- Patent Examiner Goals Have Not Changed Since 1976 to Better Reflect Efficiencies inWork Processes and Improved Technology
Overall, we found that examiner production goals have not been re-evaluated to reflect efficiencies in work processes and improved technology. Our review of fiscal year 1999-2003 production statistics reported by seven of PTOâ€™s eight patent technology centers revealed that all seven processed applications in less time than allotted. Most current examiner production goals, which were developed in 1976, may be too easily obtainable because approximately 95 percent of the art units processed applications in less time than their allotted goals. According to PTO statistics, patent quality is improving and patent complexity is only gradually increasing. We were told by examiners that they could do more work, but that there is no additional incentive.
- Patent Examiner Performance Appraisal Plans Are Not Linked to Supervisor and PTO Goals
PTO and supervisory patent examiners are provided with specific production goals and the annual pendency goals as outlined in the American Inventors Protection Act of 1999. However, we found that examiner appraisal plans do not link individual performance to agency goals for reducing time to complete "first actions" and overall pendency. As a result, examiners explained to us that they can set their personal annual production goals according to the awards they want to receive rather than establishing those goals in a fashion that better supports theachievement of PTOâ€™s goals. Conversely, PTO recently aligned its trademark goals with examiner goals by revising the GS-13 and GS-14 trademark attorney performance appraisal plans. Hence, we believe that PTO should consider revising its patent performance appraisal plans to link them to agency production, first action and overall pendency goals, as well as measures of examinerâ€™s success at processing applications within specified time periods.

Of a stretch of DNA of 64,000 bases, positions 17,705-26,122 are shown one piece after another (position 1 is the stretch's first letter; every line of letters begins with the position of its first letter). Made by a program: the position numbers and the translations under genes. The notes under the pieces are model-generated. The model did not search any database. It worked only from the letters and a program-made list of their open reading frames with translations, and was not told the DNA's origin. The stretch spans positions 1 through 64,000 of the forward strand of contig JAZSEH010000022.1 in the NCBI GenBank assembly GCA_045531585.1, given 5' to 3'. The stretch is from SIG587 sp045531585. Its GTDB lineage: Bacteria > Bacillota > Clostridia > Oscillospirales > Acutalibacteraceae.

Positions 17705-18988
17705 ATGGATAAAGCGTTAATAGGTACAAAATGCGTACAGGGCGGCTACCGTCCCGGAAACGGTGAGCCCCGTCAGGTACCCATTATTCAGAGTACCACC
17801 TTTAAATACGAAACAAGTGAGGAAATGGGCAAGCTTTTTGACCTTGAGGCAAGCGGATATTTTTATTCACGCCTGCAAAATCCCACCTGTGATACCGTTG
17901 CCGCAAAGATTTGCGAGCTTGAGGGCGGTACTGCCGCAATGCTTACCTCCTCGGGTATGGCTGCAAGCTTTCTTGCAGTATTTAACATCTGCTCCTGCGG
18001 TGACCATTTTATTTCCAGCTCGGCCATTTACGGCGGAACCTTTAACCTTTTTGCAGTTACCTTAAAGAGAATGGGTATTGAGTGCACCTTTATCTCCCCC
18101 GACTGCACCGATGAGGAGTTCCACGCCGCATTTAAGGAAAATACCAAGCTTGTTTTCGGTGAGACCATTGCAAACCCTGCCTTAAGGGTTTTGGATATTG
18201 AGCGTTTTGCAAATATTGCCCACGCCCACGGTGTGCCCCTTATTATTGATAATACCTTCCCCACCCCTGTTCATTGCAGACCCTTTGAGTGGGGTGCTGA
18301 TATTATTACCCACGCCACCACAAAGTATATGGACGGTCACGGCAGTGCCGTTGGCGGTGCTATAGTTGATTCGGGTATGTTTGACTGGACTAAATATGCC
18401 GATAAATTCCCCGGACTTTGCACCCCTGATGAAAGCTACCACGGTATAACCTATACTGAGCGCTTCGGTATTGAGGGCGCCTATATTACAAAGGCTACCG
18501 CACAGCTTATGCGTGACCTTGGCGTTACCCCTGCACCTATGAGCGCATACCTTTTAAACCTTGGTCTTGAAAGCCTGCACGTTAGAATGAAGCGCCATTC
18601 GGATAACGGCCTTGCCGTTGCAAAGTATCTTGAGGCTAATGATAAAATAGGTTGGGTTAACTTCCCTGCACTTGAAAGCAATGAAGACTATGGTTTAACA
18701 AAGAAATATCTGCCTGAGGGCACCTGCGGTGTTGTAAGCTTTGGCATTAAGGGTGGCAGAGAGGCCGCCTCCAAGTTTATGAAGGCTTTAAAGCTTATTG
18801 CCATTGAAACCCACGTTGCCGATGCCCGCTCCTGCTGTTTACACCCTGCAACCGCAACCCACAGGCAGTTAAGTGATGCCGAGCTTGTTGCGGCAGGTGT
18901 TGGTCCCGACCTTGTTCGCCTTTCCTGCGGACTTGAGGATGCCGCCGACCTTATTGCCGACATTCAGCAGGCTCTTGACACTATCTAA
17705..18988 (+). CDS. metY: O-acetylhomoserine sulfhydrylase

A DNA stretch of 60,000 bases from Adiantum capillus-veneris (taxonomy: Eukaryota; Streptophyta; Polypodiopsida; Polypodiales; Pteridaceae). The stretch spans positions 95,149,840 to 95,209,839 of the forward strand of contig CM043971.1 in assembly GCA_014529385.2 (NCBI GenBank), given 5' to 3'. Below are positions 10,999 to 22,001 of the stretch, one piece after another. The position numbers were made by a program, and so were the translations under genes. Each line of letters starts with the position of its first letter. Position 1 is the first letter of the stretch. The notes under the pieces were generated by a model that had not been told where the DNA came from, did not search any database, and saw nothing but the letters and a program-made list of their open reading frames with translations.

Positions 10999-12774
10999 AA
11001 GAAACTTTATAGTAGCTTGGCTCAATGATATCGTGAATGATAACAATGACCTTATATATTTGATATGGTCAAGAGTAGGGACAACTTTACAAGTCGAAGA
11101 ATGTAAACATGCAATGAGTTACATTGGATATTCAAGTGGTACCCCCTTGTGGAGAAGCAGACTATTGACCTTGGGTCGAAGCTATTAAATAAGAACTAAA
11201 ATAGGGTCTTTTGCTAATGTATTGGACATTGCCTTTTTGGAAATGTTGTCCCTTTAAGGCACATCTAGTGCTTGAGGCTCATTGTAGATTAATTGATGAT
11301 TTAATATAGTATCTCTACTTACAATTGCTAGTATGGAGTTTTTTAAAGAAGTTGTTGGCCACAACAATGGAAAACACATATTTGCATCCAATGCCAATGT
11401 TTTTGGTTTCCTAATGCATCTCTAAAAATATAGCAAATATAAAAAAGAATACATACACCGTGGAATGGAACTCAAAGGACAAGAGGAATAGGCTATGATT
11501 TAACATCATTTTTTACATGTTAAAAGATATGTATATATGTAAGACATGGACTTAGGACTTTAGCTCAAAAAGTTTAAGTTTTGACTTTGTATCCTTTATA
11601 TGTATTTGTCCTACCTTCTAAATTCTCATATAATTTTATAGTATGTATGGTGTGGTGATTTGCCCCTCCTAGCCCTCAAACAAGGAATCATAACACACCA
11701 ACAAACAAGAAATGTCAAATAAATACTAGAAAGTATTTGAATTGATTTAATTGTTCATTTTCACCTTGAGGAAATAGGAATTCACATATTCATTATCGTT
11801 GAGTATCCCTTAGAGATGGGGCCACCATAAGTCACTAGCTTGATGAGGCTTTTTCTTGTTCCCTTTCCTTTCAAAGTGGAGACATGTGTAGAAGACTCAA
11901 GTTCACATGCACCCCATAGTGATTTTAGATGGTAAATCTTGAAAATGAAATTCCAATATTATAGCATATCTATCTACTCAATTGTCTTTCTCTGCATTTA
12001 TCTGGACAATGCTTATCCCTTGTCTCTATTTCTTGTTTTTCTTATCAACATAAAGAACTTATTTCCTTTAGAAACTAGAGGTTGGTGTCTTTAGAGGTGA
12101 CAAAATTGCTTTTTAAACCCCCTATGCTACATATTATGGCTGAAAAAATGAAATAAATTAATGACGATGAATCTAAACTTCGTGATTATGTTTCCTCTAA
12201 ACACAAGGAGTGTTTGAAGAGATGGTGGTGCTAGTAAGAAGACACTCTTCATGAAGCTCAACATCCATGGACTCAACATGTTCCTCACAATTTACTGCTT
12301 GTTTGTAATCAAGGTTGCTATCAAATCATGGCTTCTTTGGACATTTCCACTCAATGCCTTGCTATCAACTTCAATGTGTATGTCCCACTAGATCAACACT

- Patent Examiner Award System Is Not Well Structured
PTO offers examiners three incentive awardsâ€”gain-sharing, special achievement, and the pendency reduction awardâ€”which are tied to examinersâ€™ production or workflow management. We found
(1) the gain-sharing award offers little, if any, incentive to produce more than 110 percent of their assigned production goalâ€”the minimum production level needed to qualify for a gain-sharing or special achievement award;
2) the special achievement award requires that examiners only achieve the same 110 percent average as the gain-sharing award, but over four consecutive quarters, rather than over the fiscal year; and
(3) relatively few examiners have qualified for the pendency reduction award. Therefore, we recommend that PTO evaluate the current awards system and criteria, to determine if there is a more effective and efficient way to stimulate higher examiner production.
The report goes on to conclude that the Under Secretary of Commerce for Intellectual Property and Director of the United States Patent and Trademark Office should ensure that the following actions are taken, recognizing that implementation, as appropriate, is subject to negotiation with PTOâ€™s unions:
- Reevaluate current patent examiner goals and assess the merits of revising them to reflect efficiencies in and changes to work processes resulting from automation and other enhancements.
- Examine the benefits of revising patent examiner performance plans to (a) better reflect agency production, first action and overall pendency goals, and (b) better measure examiner success at processing applications within specified time periods.
- Evaluate the current patent examiner award system to determine if there is a more effective and efficient way to stimulate higher examiner production.
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